This chapter explores the Western academic investigation of early Islamic history and its radical critiques of the Sunni hadith tradition. ‘The Authenticity Question,’ as we will term it, has two implications that we must bear in mind. First, Western scholars’ critical examination of hadiths and the methods that Muslims used to authenticate them can be seen as laudably advancing our understanding of Islamic origins and as part of a larger human endeavor to expand all areas of knowledge. Second, however, Western criticism of the hadith tradition can be viewed as an act of domination in which one worldview asserts its power over another by dictating the terms by which ‘knowledge’ and ‘truth’ are established. From this perspective, one could ask why the ‘light’ that Western scholars shed on hadiths is necessarily more valuable to ‘the advancement of human understanding’ than what the Muslim hadith tradition has already offered. As the likes of Edward Said have shown, knowledge is power, and studying an object is an act of establishing control over it.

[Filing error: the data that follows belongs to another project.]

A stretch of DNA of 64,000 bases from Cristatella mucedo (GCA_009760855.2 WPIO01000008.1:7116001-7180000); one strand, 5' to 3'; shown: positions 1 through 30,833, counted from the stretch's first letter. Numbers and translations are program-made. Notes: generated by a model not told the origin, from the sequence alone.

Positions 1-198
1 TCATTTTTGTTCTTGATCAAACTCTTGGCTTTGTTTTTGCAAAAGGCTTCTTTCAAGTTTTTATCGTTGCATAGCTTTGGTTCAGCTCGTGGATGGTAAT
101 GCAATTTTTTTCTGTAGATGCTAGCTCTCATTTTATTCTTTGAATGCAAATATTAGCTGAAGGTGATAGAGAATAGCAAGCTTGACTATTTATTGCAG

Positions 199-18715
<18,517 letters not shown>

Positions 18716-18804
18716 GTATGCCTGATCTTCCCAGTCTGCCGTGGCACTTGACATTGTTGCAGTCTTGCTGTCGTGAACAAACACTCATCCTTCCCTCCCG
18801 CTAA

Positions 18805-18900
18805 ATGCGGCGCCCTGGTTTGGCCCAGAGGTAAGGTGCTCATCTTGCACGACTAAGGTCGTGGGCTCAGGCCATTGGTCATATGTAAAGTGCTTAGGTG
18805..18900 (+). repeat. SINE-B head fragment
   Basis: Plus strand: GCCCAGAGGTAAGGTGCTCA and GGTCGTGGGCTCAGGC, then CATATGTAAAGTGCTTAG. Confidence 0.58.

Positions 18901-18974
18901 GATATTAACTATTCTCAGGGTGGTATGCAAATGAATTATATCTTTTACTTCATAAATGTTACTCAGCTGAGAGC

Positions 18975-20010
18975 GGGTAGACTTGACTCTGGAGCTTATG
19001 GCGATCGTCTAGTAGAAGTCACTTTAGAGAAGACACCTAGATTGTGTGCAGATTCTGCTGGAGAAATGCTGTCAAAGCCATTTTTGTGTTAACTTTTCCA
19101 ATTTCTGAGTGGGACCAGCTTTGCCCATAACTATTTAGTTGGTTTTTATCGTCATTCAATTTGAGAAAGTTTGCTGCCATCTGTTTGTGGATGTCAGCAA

It is thus no coincidence that four of the five main avenues through which the Western study of the Islamic world progressed grew out of European colonial or diplomatic interests (the French study of Islamic law and culture in colonial North Africa, similar Dutch studies in Southeast Asia, British studies of Persianate Islam in India, and European diplomatic interest in the Ottoman Empire). The fifth avenue, which proved most important for our subject, was that of Semitic studies, and stemmed from Biblical studies (as we shall discuss below).